The Star Beacon; Ashtabula, Ohio

March 28, 2013

Geneva BOE freezes wages

Reduction in force letters will be handed out to teachers

Star Beacon

GENEVA — Geneva Area City Schools Superintendent Mary Zappitelli will walk the halls of the five schools in the district today and hand out reduction in force letters to teachers and other certified staff.

The letters come just one day after the board of education voted to freeze wages to all district administrators, directors and supervisors for the third year in a row.

The wage freeze will affect all administrative positions and several other non-union positions, Zappitelli said at the board of education meeting on Wednesday night.

“I want to be clear that we are not making any cuts at this time,” Zappitelli said. “We will analyze enrollment numbers and determine our staffing needs from this school year to next school year.”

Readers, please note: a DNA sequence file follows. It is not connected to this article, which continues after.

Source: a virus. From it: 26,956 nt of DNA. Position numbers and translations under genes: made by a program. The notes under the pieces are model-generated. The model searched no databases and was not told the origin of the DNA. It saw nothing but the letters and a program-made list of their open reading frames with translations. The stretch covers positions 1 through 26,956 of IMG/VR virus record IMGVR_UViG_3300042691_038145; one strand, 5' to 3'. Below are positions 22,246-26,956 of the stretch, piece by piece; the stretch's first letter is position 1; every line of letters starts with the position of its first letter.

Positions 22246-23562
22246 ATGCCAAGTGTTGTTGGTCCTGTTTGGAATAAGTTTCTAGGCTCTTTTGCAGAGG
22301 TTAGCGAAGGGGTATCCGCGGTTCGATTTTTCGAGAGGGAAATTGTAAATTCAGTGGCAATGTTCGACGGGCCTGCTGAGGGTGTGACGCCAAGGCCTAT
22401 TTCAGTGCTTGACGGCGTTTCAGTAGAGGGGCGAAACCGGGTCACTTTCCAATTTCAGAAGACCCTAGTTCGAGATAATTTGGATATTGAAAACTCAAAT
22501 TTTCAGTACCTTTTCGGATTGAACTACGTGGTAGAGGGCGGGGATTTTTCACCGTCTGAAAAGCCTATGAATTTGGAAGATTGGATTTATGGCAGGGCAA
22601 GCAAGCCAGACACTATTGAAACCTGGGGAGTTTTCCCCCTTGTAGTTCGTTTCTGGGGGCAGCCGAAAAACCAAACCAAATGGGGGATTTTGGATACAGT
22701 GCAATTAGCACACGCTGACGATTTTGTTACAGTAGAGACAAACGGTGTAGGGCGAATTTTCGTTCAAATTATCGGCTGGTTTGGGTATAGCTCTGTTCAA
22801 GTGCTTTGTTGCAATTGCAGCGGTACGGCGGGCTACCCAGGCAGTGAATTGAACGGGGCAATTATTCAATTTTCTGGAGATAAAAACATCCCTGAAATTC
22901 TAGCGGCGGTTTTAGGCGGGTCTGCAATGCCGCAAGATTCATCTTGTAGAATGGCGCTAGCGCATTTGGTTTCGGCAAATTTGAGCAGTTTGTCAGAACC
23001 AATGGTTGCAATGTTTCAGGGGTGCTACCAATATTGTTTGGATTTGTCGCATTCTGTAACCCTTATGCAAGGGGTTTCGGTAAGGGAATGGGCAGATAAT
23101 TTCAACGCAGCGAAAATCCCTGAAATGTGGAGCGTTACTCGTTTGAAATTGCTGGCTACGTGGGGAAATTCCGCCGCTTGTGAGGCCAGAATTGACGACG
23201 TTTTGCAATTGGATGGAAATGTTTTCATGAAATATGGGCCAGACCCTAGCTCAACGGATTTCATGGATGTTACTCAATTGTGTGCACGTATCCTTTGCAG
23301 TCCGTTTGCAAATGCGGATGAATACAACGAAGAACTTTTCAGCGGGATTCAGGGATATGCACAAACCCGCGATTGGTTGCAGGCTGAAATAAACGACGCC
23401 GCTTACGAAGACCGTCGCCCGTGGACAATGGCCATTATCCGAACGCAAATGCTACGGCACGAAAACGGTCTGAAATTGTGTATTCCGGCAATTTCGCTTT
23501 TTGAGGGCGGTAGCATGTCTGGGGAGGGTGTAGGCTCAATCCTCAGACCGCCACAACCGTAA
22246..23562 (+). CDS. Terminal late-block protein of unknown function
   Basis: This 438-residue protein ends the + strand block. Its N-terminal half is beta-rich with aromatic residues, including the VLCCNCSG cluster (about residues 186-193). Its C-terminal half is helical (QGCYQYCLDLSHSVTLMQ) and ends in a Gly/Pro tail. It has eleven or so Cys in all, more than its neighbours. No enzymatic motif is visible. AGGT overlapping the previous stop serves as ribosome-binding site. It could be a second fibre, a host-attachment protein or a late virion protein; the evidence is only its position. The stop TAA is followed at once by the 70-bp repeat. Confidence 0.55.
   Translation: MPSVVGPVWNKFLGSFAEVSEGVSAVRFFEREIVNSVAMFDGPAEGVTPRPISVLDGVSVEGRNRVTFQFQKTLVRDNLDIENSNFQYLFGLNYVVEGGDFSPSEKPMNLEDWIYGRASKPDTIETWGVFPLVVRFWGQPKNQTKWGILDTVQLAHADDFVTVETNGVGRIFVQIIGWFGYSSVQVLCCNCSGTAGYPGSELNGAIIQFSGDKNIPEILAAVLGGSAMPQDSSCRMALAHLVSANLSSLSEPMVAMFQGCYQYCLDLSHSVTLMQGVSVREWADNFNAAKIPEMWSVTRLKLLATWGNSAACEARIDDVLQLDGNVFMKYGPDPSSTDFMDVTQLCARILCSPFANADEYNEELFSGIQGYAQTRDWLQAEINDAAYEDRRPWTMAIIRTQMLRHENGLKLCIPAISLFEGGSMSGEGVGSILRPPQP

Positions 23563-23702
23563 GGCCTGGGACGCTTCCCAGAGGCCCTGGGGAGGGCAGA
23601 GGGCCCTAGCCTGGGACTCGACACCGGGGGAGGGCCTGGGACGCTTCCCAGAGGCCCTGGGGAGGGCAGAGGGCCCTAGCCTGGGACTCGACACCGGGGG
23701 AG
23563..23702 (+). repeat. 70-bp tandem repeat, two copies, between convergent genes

Zappitelli said every nickel is under scrutiny in the district’s tight budget.

“We are looking at the entire staff and we will make an informed decision. I can tell you that it is upsetting to get a “RIF” letter and I can say that it is upsetting to be the one to give them out. But at this time, we are looking at every single nickel.”

District treasurer Kevin Lillie said the wage freezes at the administrative level doesn’t “save” the district any money — it only maintains the status quo.

“It doesn’t save anything,” he said. “It simply doesn’t increase the spending. It doesn’t increase savings, either — it simply keeps the number flat.”

Lillie said a pay freeze for the third straight year is a lot to ask of the staff.

“Our administrators have had more kids per administrator than in most districts,” he said, “and our administrator expense per pupil is quite low. Out total number of administrators is low, and they take on more responsibilities as administrators than most positions require.”

Zappitelli said the wage freeze is tough to explain in a tough economy with an unforgiving, and shrinking budget.

“It’s a tough time to be in public education,” she said.

The board of education will continue to look for avenues of savings, Zappitelli said.

“We will continue to study busing and the busing routes and the costs associated,” she said.